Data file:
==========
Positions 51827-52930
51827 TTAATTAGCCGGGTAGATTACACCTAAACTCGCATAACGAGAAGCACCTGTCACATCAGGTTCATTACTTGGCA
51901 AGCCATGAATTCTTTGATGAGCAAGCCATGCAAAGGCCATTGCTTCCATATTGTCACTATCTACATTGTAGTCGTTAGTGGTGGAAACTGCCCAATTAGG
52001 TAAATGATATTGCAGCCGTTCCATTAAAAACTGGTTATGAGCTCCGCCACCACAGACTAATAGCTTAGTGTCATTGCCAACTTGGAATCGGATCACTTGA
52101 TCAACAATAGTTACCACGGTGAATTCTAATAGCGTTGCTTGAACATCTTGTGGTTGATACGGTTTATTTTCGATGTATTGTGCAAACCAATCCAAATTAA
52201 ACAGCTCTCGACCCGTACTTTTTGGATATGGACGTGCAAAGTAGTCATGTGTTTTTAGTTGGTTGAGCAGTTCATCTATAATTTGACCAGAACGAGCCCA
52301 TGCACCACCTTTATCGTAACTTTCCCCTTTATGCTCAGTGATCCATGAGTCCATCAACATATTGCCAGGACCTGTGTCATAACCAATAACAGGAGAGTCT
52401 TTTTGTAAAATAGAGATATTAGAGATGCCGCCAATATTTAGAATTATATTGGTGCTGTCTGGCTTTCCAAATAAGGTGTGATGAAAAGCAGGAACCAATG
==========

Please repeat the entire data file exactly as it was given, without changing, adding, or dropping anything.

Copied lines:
Positions 51827-52930
51827 TTAATTAGCCGGGTAGATTACACCTAAACTCGCATAACGAGAAGCACCTGTCACATCAGGTTCATTACTTGGCA
51901 AGCCATGAATTCTTTGATGAGCAAGCCATGCAAAGGCCATTGCTTCCATATTGTCACTATCTACATTGTAGTCGTTAGTGGTGGAAACTGCCCAATTAGG
52001 TAAATGATATTGCAGCCGTTCCATTAAAAACTGGTTATGAGCTCCGCCACCACAGACTAATAGCTTAGTGTCATTGCCAACTTGGAATCGGATCACTTGA
52101 TCAACAATAGTTACCACGGTGAATTCTAATAGCGTTGCTTGAACATCTTGTGGTTGATACGGTTTATTTTCGATGTATTGTGCAAACCAATCCAAATTAA
52201 ACAGCTCTCGACCCGTACTTTTTGGATATGGACGTGCAAAGTAGTCATGTGTTTTTAGTTGGTTGAGCAGTTCATCTATAATTTGACCAGAACGAGCCCA
52301 TGCACCACCTTTATCGTAACTTTCCCCTTTATGCTCAGTGATCCATGAGTCCATCAACATATTGCCAGGACCTGTGTCATAACCAATAACAGGAGAGTCT
52401 TTTTGTAAAATAGAGATATTAGAGATGCCGCCAATATTTAGAATTATATTGGTGCTGTCTGGCTTTCCAAATAAGGTGTGATGAAAAGCAGGAACCAATG